Watch this video to learn how to search the NOBLE Catalog to find print books and other material at Jenks Library.
ANATOMY OF A LIBRARY OF CONGRESS CALL NUMBER
Book title: Welcoming justice : God's movement toward beloved community
Author: Charles Marsh & John M. Perkins
Call Number: BR 115 .J8 M38 2009
The first two lines describe the subject of the book.
BR 115 = Christianity in relation to special subjects
The third line often represents the author's last name.
M = Marsh
The last line represents the date of publication.
TIPS FOR FINDING BOOKS ON THE SHELF
Read call numbers line by line.
Read the first line in alphabetical order:
A, B, BF, BR, BS, BX, C, D...
Read the second line as a whole number:
1, 2, 3, 45, 100, 101, 115, 1000, 2000, 2430...
The third line is a combination of a letter and numbers. Read the letter alphabetically. Read the number as a decimal, eg:
.M38 = .38 .M724 = .724
Some call numbers have more than one combination letter-number line.
The last line is the year the book was published. Read in chronological order:
2005, 2009, 2012...
Watch this video for instructions on how to find and search library databases. The database featured in this video is Academic Search Complete.
DATABASE A-Z LIST
Jenks has over 100 different library databases available. Many of these databases contain full-text access to scholarly journal articles. Check out the full A-Z Database list. Filter this list by subject area to see the top databases in your field of study!
Below is a list of some of the most popular databases Jenks has available.
A multi-disciplinary database covers a wide range of subject areas. Begin your research with one of these so you can explore your topic from multiple perspectives.
Subject databases focus searches around a particular subject area. Any keywords you enter in the search will atomically be scoped to that subject. Most frequently used subject databases include:
WHAT CAN I FIND IN A LIBRARY DATABASE?
Library databases are best used for searching for peer-reviewed journal articles. A great database to begin searching is Academic Search Complete.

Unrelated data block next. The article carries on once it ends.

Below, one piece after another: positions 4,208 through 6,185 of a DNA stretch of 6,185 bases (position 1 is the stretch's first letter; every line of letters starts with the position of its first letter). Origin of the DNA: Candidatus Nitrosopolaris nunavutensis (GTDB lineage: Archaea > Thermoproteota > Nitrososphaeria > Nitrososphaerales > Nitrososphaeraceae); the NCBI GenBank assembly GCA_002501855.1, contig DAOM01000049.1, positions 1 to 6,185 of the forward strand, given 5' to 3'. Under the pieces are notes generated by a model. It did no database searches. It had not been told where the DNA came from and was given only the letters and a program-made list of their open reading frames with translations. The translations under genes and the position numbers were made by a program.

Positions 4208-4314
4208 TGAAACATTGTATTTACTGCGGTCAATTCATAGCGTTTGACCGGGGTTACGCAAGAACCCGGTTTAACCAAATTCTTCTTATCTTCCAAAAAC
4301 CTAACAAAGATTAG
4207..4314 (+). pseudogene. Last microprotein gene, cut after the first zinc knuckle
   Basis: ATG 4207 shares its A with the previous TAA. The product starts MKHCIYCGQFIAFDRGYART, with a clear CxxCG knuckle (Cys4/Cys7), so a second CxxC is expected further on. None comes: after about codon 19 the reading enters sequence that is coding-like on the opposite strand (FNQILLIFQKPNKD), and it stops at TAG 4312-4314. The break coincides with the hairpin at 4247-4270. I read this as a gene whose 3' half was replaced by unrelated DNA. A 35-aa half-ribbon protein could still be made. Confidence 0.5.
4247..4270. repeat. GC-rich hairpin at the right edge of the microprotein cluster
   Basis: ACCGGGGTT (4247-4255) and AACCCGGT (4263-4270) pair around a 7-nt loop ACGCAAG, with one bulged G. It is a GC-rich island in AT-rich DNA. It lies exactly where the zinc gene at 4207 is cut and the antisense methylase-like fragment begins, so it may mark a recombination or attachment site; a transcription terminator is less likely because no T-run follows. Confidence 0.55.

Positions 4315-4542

The building block of a library database search is keywords. Keywords are central ideas or terms within your research question or problem. For example, if we were exploring the topic: are "integrated" schools in urban public school systems offering the same opportunity for all students, whites, blacks, Latinos, etc.?, we might extract the following keywords: integrated schools, urban, public-school, diversity.
BOOLEAN SEARCH OPERATORS
Once you have your keywords identified (2-3 is a good place to begin), you then need to connect them together in a way the database understands how to search. This is done using the Boolean search operators AND, OR, and NOT. Connecting keywords using these search operators creates a search string. For example: integrated school AND AND urban OR city AND diversity.
ENTER KEYWORDS IN DATABASE SEARCH BOXES
Enter each keyword onto its own search line. If you have an OR string, include the entire string in one search box.
What do you do when you see a citation in an article and you want to try to find that article for your own research? Watch this video to learn how to find academic journals or magazines available in print and online at Jenks Library.
Watch this short video for how to get access to articles you find from a web search like Google Scholar. Remember, never pay for content, the library can get it for you!